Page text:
posted by Matt Ward on Dec 24, 2010.
Here’s a neat little bit of jQuery goodness that I’ve created recently, and which I have elected to make available as a code freebie here on the blog. Entitled WhatThis?, it allows you to create simple information buttons to accompany selected elements in your site or application. It’s small, lightweight and oh-so-useful.
Today, we’re continuting with my series of freebies to celebrate the Christmas season. Yesterday, I posted a set of snow textures, which have already been download a bunch of times. Today, we have some jQuery goodness, in the form a small-but-useful plugin.
So recently, I’ve been working on the development of a new application called Survd, which I’ll be posting about in much greater detail at some point next week. A large portion of the development uses the jQuery framework and I wrote a number of custom methods to introduce different bits of functionality that I needed.
One of my favorites is a little method I call WhatsThis?
Basically, the plugin is designed to add a simple information button beside a targeted element. When a user hovers over the button with their mouse, a simple tooltip pops up, providing more information about the element. It’s a great little technique for adding basic, inline help to a site or web application, so go ahead and grab it.
One important thing to note is that this plugin relies on the jQuery Tooltip plugin in order to function. If you are using or want to use a different tooltip plugin, it should be possible to modify the code to make it work.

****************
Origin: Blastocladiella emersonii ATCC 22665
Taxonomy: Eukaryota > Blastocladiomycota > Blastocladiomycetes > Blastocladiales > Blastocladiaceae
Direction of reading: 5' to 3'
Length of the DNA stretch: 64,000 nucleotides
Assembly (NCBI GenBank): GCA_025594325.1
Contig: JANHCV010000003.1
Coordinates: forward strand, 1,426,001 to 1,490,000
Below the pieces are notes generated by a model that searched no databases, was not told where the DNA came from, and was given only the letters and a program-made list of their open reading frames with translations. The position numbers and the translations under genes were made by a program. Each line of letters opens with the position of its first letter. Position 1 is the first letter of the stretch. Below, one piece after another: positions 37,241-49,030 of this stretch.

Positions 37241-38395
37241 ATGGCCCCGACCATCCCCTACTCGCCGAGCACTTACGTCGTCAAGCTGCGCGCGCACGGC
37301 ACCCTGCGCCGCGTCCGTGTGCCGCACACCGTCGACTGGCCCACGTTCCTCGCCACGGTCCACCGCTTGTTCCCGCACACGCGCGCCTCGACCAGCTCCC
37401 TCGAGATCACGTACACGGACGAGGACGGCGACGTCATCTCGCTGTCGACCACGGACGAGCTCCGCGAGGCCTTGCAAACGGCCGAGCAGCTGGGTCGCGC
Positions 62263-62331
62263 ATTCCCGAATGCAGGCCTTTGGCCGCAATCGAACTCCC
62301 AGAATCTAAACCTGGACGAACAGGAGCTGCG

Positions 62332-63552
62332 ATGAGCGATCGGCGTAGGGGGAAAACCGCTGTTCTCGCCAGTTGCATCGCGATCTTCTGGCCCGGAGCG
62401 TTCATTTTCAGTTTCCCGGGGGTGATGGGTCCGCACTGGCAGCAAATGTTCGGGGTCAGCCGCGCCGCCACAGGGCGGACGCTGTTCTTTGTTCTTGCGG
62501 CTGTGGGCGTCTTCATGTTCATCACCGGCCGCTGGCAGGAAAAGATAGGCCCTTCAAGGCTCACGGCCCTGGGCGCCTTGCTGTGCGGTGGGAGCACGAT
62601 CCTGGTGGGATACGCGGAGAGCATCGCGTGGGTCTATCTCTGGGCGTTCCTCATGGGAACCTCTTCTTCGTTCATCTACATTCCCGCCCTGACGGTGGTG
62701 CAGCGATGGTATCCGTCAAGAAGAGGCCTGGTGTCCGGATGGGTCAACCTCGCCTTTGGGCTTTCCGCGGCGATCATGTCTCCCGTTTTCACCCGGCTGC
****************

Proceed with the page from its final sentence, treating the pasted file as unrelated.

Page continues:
The download package contains a full version of the .js file, along the jQuery library, the jQuery Tooltip plugin, and a demo page which explains the various options that can be used to configure each initialization of the plugin’s functionality. If you want to check out the demo page without actually downloading the entire package, I’ve also uploaded it here.
So far, I’ve tested the plugin in recent versions of Firefox, Chrome, Safari and even Internet Explorer 8. It uses basic jQuery methods, so any browser that supports jQuery should be able to handle this one.
As with the Contained Sticky Scroll jQuery Plugin, if you have any questions or issues with the plugin, feel free to leave a comment. That being said, if the plugin becomes successful in the future, I may carve open a separate forum or something to deal with support requests.
Anyhow, go ahead and download the plugin. Have fun with it. If you do end up using it, I’d love to see it in action or hear your thoughts on it.Post A Comment
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